Average amount of alcohol in New Zealanders' drinks hits 18 year low
More sophisticated palates and the introduction of strict drink driving laws are believed to be factors in a reduction in the volume of alcohol in New Zealanders' drinks.
The volume of alcohol available for consumption on New Zealand streets has hit an 18 year low, according to Statistics NZ, though the amount of alcoholic beverages we consume has stayed the same.
Statistics New Zealand senior manager Jason Attewell said the the total volume of alcohol available in 2015 was the equivalent of two standard drinks a day per person.
That was down 4.1 per cent on the previous year and the lowest volume of alcohol available per capita since 1997.
Brewers Guild of New Zealand president Emma McCashin said there was a growing trend among Kiwis about drinking for quality rather than quantity.
"New Zealand drinkers are definitely getting more sophisticated in their drinking," McCashin said.
"They're trying different styles of beer...people like that they can just have something that tastes nice to drink and not just get drunk."
While the amount of alcohol New Zealanders are consuming has gone down, the figures showed we were still drinking roughly the same number of alcoholic drinks.
The amount of beer consumed in 2015 was down by only 0.1 per cent.
Attewell said the statistics revealed Kiwis were going for a different mix of drinks than they had in the past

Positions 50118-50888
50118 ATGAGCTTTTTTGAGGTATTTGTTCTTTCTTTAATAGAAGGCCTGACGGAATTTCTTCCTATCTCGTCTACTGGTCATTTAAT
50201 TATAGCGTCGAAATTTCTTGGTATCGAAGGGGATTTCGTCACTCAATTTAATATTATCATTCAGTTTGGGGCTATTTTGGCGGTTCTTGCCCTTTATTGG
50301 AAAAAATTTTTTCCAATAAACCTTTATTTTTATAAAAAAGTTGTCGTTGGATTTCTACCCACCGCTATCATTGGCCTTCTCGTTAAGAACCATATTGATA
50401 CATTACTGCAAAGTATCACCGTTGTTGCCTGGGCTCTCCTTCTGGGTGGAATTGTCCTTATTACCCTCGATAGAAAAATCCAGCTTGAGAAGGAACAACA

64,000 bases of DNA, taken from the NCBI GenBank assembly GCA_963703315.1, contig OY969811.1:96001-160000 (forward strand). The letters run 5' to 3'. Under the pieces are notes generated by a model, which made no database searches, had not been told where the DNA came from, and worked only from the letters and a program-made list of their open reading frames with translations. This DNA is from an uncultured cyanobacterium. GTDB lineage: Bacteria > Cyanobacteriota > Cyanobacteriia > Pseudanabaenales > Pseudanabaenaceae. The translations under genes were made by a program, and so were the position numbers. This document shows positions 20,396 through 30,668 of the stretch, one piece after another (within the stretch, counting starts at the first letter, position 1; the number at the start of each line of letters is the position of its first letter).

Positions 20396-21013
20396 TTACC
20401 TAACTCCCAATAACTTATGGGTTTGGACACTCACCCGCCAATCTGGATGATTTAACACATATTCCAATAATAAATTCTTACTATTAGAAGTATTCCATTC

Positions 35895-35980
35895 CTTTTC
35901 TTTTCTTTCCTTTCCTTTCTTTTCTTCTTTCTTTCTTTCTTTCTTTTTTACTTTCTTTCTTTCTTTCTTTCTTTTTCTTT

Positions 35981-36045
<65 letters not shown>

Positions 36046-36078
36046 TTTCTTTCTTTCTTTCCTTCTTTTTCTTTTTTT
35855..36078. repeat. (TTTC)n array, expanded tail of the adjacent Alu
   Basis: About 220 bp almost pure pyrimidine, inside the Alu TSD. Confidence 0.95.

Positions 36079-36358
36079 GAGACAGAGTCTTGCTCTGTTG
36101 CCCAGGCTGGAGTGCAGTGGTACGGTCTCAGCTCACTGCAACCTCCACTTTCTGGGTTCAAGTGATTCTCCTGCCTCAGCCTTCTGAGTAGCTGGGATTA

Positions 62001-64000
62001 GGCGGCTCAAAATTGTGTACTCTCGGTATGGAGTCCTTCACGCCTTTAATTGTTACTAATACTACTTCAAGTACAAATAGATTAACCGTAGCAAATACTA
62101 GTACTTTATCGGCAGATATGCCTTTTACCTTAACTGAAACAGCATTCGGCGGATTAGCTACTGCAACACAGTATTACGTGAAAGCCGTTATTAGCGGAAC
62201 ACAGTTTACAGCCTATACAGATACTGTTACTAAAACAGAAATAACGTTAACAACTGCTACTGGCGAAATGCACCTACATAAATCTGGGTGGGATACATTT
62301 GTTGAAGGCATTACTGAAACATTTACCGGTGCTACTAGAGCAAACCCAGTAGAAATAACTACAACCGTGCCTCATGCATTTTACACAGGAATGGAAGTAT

"[The volume of] low-strength beer was up on 2014. [But] high-strength beer is also up, and has doubled in the last five years, reflecting the growing demand for craft beers."
Hospitality New Zealand regional manager Chris Hince said the popularity of craft beer showed a "maturing of the Kiwi palate" but the lower total volume of alcohol was also partially because of changes in the law.
From December 1, 2014 the alcohol limit for drivers aged 20 years and over went from 400mcg of alcohol per litre of breath to 250mcg, which has seen many bars offer more low alcohol beverages and food.
"There has been an absolute explosion in the availability of low-alcohol beer after the drink driving limit change," he said
Palmerston North's Cuba Street Breweries director Steve Fox said while people might be drinking low-alcohol beers to avoid getting too "smashed", high-alcohol craft beers were seen as a bit of a treat.
"You can't just drink them like a regular beer," he said.
"People treat it more like a bottle of wine and share a single bottle with a group of friends over dinner."
In contrast to beer, the amount of wine available for consumption in New Zealand fell three per cent over 2015.
Attewell said this coincided with a rise in the value and quantity of wine exports from New Zealand, and reflected the larger proportion of locally-produced wine being exported.
"Certainly there are a lot more women drinking beer since craft beer came about," he said.
"So it might be they're drinking less wine and opting for beer instead."
There were definite similarities between wine connoisseurs and craft beer drinkers, especially in terms of discussions about different flavours and styles, McCashin said.
"People are actually having it over the dinner table and matching it with food."